When a car accident attorney in New Jersey negotiates with an insurance company or builds a court case, one of their goals is to establish fault. The responsible party will then have to pay damages.
Fault can be complex. It’s not always clear who’s responsible, and two or more drivers can share the blame.
New Jersey is a comparative fault state. A car accident attorney in New Jersey can help you obtain compensation as long as the other party has a greater share of the blame. However, you’ll get reduced compensation to reflect the part you played in the crash.
For instance, if person A is 60% responsible and person B is 40% responsible for the accident, person B can seek compensation for up to 60% of the damages.
Things are different with multiple parties:
- If a person carries more than 60% of the blame, you can get full compensation from them.
- You can sue parties with less than 60% in liability. However, you’ll receive a reduced payout.
Establishing liability isn’t always straightforward. It’s important to work with a New Jersey car accident lawyer who can reconstruct the details of the accident to understand the role each driver played.
Top Five New Jersey Cities for Car Crashes
The risks of crashes are higher in busy urban areas, especially on congested axes that connect New Jersey to New York City. As car crash numbers continue to increase, a growing number of communities are taking steps to make the roads safer. Over 200 New Jersey municipalities have taken part in the Street Smart campaign, and the state is currently looking into creating a Vision Zero task force.
Newark is the largest city in New Jersey. It’s also the seat of Essex County. There are over 307 thousand people living in Newark. On average, people in Newark commute for 34 minutes.
Essex County police reported 31 accidents so far in 2022. Around a third happened in Newark.
There were 37 fatalities so far in 2022 for the county. A single crash in July caused four fatal accidents on State Highway 27. There were also ten pedestrian fatalities in the county.
Some of the most dangerous roads run through Newark, including Route 21 and I-280. The New Jersey Turnpike that connects Newark to New York City and the Garden State Parkway are also dangerous. These two axes accommodate millions of commuters every day, and congestion is an ongoing issue.
Jersey City is the largest city in Hudson County. It’s the second largest city in the state, with almost 284 thousand people.
Close to 50% of Jersey City residents use public transportation. There are still accidents in Hudson County, but numbers are lower compared to Essex County. Public transit could account for the difference.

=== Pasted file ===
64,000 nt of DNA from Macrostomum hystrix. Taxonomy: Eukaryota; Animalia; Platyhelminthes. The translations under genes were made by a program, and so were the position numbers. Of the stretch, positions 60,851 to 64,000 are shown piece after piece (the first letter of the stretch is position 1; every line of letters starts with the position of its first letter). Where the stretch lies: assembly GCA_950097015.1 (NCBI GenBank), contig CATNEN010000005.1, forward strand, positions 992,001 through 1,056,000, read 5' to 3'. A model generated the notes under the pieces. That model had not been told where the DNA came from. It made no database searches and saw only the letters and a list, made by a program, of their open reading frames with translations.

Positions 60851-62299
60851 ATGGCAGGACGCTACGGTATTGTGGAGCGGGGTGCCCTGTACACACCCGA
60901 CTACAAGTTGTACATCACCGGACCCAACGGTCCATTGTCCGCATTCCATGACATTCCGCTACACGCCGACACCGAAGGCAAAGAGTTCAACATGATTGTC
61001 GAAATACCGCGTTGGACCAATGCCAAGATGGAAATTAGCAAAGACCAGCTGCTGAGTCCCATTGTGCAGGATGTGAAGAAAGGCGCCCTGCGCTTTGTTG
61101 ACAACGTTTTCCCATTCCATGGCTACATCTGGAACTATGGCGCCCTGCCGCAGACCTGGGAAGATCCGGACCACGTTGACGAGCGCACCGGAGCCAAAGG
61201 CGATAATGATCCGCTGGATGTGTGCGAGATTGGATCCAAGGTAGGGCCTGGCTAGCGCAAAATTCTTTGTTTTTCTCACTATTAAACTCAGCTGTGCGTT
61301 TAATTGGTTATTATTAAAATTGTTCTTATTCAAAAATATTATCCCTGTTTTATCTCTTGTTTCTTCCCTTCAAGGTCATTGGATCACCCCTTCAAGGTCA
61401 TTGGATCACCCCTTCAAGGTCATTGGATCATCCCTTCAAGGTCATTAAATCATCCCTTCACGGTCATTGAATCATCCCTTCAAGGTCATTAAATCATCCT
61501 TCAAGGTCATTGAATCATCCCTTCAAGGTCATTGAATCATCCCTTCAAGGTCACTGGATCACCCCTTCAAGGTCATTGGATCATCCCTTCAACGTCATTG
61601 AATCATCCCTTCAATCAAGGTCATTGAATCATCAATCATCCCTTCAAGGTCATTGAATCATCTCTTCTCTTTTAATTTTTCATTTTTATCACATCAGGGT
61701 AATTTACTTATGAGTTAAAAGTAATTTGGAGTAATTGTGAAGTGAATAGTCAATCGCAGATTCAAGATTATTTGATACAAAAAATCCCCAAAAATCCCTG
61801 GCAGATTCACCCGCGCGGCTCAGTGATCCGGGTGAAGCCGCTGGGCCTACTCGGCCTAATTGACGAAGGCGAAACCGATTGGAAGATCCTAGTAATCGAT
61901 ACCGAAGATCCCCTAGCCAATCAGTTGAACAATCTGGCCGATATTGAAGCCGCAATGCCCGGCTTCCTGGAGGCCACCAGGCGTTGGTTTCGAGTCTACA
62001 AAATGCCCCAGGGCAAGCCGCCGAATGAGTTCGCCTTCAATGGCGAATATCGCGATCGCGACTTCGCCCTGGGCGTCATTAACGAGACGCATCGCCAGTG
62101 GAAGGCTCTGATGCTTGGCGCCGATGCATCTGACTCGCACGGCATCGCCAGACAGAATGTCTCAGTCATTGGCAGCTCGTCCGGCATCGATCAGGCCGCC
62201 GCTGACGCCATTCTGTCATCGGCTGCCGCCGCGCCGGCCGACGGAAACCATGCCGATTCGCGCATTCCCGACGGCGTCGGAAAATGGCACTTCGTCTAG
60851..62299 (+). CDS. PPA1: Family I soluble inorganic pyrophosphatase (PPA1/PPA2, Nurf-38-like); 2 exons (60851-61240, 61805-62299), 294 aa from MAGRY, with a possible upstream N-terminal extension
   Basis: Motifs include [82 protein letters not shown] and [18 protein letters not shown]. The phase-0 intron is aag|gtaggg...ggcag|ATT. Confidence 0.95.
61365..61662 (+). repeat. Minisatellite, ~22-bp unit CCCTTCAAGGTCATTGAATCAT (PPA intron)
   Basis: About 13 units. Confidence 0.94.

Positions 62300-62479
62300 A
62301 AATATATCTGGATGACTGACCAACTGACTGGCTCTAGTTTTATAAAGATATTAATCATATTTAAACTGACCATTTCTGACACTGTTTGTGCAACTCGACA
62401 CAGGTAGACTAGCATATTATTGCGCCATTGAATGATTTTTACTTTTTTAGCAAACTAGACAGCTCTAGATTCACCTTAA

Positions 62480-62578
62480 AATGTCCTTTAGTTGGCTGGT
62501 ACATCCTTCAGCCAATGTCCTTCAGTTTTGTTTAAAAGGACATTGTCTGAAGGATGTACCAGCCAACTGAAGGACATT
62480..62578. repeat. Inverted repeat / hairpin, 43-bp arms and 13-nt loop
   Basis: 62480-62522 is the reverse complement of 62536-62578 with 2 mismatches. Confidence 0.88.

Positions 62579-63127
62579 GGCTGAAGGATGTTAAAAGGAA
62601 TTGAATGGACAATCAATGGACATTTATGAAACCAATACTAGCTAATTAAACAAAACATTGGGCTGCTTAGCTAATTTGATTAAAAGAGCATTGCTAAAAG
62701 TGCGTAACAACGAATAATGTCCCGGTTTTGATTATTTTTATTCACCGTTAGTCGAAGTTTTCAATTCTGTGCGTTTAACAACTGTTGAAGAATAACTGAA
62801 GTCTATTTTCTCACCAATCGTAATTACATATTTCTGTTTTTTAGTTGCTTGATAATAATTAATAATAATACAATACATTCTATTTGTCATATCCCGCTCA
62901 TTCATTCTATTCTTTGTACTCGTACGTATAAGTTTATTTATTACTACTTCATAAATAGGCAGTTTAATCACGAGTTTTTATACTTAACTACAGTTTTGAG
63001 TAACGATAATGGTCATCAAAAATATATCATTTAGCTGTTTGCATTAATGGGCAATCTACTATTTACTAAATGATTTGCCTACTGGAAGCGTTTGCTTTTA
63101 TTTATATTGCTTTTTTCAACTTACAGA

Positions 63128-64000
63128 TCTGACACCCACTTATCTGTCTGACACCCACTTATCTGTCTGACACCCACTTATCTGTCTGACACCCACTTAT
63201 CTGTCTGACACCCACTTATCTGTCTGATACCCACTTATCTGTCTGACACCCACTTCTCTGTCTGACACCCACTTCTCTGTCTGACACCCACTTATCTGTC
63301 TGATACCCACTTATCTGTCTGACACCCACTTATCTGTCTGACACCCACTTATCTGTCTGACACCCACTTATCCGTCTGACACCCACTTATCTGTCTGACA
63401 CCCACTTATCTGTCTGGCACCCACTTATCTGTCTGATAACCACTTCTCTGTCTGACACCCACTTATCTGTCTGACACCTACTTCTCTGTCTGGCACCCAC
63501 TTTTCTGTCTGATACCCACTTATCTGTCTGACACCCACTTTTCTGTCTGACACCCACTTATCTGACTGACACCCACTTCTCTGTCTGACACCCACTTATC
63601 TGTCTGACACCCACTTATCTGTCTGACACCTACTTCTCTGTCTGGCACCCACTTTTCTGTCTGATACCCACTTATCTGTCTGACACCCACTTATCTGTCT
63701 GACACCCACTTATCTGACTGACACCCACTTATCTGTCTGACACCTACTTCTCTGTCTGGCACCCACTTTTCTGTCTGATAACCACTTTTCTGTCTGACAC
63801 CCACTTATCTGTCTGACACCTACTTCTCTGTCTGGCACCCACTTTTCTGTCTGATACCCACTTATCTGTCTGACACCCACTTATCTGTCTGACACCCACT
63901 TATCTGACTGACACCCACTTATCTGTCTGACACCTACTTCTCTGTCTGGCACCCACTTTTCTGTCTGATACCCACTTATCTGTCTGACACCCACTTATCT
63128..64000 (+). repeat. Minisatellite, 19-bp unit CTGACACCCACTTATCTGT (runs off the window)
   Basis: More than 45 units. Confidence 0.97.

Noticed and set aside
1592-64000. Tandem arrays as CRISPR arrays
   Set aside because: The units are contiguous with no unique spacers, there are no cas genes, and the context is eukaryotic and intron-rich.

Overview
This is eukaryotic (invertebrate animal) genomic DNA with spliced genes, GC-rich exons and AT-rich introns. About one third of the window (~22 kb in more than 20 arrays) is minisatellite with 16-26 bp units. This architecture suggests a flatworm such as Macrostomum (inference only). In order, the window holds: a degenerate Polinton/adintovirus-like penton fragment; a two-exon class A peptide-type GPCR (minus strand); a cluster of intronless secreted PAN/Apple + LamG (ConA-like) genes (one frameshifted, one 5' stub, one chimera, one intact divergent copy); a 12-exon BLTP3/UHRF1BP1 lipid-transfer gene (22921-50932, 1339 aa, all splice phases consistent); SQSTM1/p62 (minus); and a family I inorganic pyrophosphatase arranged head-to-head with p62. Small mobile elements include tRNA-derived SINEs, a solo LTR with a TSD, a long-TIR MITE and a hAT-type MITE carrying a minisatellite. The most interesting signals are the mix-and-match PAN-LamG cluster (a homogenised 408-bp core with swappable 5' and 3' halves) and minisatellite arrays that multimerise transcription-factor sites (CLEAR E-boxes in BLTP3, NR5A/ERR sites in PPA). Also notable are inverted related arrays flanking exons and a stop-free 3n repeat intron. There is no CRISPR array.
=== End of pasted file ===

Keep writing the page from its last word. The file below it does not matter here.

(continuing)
In 2022, there were 10 accidents and 11 fatalities in the county. Only three happened in Jersey City.
Jersey City was one of the first municipalities in New Jersey to adopt a Vision Zero plan to reduce traffic fatalities. Officials estimate that these efforts have led to a reduction of 40% in traffic deaths since last year.
Paterson has around 157 thousand people. It’s the largest city in Passaic County.
Police reported five accidents in the city for 2022. Passaic County had a total of 13 accidents and 13 fatalities.
The city of Paterson is working on making the roads safer. The New Jersey Department of Transportation recently awarded $662,000 to the city of Paterson to support projects that would improve safety around schools and at 93 of the city’s intersections.
With I-95, State Route 9, and I-278 going through Elizabeth, it’s no wonder it’s one of the most dangerous cities. Plus, the city sees traffic because of the nearby Newark Airport.
Police reported 18 fatal crashes so far this year in Union County. Three occurred in Elizabeth City.
Toms River is a township in Ocean County, which is one of the largest counties in New Jersey. This area is less densely populated. However, there were still 32 accidents in the entire county. Police reported 25 fatalities.
Five crashes happened in Toms River. One of these crashes accounted for three fatalities on County Road 527.
Route 27 and the Garden State Parkway are some of the most dangerous spots for the county.
Hoboken is less populated than these cities. However, Mile Square City deserves a special mention. It has had no traffic fatalities for the past four years.
After noticing that 88% of crashes took place at intersections, the city took drastic measures. It added space for pedestrians and cyclists. It also limited parking near intersections to improve visibility.
It’s an interesting example that shows how urban planning can make roads safer, and more cities could adopt the Vision Zero approach in the near future.
Finding an Auto Accident Attorney in New Jersey
Recent data shows that crashes are up in New Jersey. New Jersey has laws to protect car crash victims. Whether you sustained injuries or property damage, you may be entitled to compensation. A car accident attorney in New Jersey can help.
Accident.com can put you in touch with an experienced New Jersey car accident lawyer from our network for a free case evaluation.